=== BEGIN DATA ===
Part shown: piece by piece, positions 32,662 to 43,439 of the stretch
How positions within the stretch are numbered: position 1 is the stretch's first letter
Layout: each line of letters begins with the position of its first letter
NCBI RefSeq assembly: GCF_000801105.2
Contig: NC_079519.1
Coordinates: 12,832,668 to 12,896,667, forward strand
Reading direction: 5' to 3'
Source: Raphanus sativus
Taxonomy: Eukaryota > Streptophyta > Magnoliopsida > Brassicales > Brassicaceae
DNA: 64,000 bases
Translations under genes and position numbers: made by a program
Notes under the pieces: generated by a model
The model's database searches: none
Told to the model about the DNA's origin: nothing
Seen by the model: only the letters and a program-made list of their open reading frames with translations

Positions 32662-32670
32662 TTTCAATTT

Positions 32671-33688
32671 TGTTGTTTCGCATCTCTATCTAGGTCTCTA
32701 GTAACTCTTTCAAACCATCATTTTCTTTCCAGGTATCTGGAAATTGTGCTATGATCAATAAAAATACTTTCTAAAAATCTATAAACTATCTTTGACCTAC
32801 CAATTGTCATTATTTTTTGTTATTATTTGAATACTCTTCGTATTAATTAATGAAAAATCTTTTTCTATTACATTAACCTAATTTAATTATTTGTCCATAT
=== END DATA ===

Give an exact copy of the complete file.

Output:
Part shown: piece by piece, positions 32,662 to 43,439 of the stretch
How positions within the stretch are numbered: position 1 is the stretch's first letter
Layout: each line of letters begins with the position of its first letter
NCBI RefSeq assembly: GCF_000801105.2
Contig: NC_079519.1
Coordinates: 12,832,668 to 12,896,667, forward strand
Reading direction: 5' to 3'
Source: Raphanus sativus
Taxonomy: Eukaryota > Streptophyta > Magnoliopsida > Brassicales > Brassicaceae
DNA: 64,000 bases
Translations under genes and position numbers: made by a program
Notes under the pieces: generated by a model
The model's database searches: none
Told to the model about the DNA's origin: nothing
Seen by the model: only the letters and a program-made list of their open reading frames with translations

Positions 32662-32670
32662 TTTCAATTT

Positions 32671-33688
32671 TGTTGTTTCGCATCTCTATCTAGGTCTCTA
32701 GTAACTCTTTCAAACCATCATTTTCTTTCCAGGTATCTGGAAATTGTGCTATGATCAATAAAAATACTTTCTAAAAATCTATAAACTATCTTTGACCTAC
32801 CAATTGTCATTATTTTTTGTTATTATTTGAATACTCTTCGTATTAATTAATGAAAAATCTTTTTCTATTACATTAACCTAATTTAATTATTTGTCCATAT